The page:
I don't know if they could survive on donations or not for this size of a central hub, but I don't think so. If you have any evidence to the contrary please present it, otherwise its just the two of us shooting the shit with no proof either way.

And Ad Block is a good option, I actually like that. My fear with something as simple as a No Ads flag or something is that browsers start shipping with it enabled by default and it becomes an everyone-has-it. The network security guy in me kind of likes that for the sake of some of the landing pages being shady, but sites have the ability to police their own advertisements for that stuff too, so they can keep an eye on the quality of their ads. The advertiser and businessman in me wants the ability to still be there since advertising is one of the biggest growth reasons for the entire internet. The two top web sites on the internet, Google and Facebook exist and grew to their current size because 1) they offered a useful tool and 2) they found a way to fund this useful tool via advertising.

Comment Re: Not that scary (Score 1) 344

Until somebody comes up with a business model that provides the level of free and open content you can currently find online in a sustainable way without advertising, you aren't hurting the advertisers by doing this... you are only hurting the site owners who need the advertising money to support the technology infrastructure and creative energy that needs to flow into the site. If Slashdot was a pay-for-account website, they would be out of business and this forum for discussion would not be available.

I have good Karma, so Slashdot allows me to disable advertising. That's a really nice perk, but I don't do it because I like Slashdot and I would like it to be here when I come back to respond to a thread about advertising again.

Comment Re: Not that scary (Score 1) 344

No, he said that the whackos who are claiming all advertising is bad and people are all stupid who would ever ever click on an advertisements. That is whacko, and you just tried to counter is statement by redirecting the target to whole different category. Yes, some crappy stuff is done, and as with many aspect of the tech industry, the auto industry, the airplane industry, and Tupper Ware, there are always improvements to be made and complaints should be welcomed with open arms to try and improve the service.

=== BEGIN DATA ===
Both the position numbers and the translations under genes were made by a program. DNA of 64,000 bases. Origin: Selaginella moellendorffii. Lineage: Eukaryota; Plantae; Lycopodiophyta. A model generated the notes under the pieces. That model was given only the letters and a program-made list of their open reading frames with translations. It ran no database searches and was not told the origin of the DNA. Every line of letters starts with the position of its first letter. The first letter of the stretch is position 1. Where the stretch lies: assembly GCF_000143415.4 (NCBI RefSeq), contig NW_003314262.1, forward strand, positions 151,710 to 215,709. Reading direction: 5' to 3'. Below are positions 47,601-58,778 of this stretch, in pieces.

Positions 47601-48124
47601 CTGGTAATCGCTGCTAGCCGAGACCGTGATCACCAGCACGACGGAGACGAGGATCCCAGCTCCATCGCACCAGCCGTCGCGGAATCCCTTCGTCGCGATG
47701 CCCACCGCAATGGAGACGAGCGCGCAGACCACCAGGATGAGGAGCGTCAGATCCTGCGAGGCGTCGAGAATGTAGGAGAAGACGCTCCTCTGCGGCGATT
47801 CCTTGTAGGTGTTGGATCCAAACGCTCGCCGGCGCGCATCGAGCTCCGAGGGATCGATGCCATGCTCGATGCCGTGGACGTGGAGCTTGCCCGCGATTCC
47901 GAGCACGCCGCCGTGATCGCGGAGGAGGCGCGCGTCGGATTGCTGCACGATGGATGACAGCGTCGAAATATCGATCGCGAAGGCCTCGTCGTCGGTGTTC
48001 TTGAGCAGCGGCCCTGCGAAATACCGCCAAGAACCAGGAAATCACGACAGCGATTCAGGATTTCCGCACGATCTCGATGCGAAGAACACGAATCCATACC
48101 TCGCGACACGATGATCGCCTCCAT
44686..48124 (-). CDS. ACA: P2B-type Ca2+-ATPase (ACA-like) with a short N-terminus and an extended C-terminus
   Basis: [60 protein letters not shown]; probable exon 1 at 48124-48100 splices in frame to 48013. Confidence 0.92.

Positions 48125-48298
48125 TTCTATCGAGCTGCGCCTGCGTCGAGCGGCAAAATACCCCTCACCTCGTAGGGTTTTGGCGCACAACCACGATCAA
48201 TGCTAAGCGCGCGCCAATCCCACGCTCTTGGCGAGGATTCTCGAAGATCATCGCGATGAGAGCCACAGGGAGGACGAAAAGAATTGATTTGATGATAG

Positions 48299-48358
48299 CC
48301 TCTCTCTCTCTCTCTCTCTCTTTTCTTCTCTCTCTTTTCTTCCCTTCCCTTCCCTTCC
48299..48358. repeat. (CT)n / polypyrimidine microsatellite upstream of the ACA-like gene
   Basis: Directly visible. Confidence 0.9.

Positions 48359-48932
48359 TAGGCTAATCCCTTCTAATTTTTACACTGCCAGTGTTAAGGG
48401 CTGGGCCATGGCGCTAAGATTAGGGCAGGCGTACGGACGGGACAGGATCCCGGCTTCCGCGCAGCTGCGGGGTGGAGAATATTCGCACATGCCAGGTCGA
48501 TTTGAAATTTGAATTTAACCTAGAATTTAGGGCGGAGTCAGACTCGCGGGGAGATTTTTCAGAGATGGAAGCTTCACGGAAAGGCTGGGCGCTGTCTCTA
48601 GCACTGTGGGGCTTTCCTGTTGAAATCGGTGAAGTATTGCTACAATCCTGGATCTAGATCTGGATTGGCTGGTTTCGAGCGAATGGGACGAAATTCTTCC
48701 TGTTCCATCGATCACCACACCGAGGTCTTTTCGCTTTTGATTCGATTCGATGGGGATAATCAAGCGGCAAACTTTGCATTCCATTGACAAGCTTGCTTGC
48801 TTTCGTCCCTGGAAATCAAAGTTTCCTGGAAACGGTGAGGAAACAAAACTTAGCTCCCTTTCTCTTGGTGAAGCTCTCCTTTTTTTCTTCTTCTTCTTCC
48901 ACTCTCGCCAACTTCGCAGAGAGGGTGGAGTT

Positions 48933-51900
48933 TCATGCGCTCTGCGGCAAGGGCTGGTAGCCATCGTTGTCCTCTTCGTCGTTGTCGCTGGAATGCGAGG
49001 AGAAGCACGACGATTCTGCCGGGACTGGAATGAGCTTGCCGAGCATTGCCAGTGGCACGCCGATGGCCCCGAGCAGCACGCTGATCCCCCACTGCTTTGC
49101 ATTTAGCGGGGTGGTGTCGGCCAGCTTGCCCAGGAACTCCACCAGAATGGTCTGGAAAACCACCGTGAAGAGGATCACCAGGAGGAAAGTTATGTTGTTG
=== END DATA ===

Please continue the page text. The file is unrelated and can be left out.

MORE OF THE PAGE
"Ahh, so the truth finally comes out"... you couldn't come up with a less cliche way of putting that? The truth that comes out is that half of the people who post on this thread have no idea how private business works, about 25% of them are advertisers-can-do-no-evil shills and about 25% of the other ones aren't sensationalist enough to get modded up to readable.

Comment Re: Not that scary (Score 1) 344

And I presume your high quality products will be sold on merit alone, every potential customer will find you independently and you will make your business survive purely by word of mouth? If you have any product that many people will want, you will fail because nobody will hear of you and you won't be able to compete on prices with the companies doing something similar but in higher bulk because they have the brains to realize that people need to know that they exist before they can buy from them.

Comment Re: Not that scary (Score 1) 344

If I wrote a 30 page essay describing my product and tried to put a little clip of it in your side bar as a link to my essay, it would be the most informative approach possible. And nobody would click it, read it, or buy the product. There needs to be a balance somewhere. You sound like somebody who works at a state job and is missing out on some of the requirements for making money in the private sector.

Unfortunately, I have found a lot more product creators doing shady shit than advertisers. The goal of an advertiser is to get people to a sale page and hope they buy it. The goal of the product maker is to sell their product no matter what. I think a common problem is linking people who advertise a teeth whitening product with the fact that its a bad product to begin with. Sometimes the people who can pay the most for advertisements are the ones making shady products. So to the guys further up the thread saying advertisers advertisers because they can't "do"... a lot of people will fake "doing" because they can't advertise. At least advertising is a directly testable performance metric so the best make it to the top. A lot of times products can be spun to look decent up front and fail horribly on long term reliability and quality.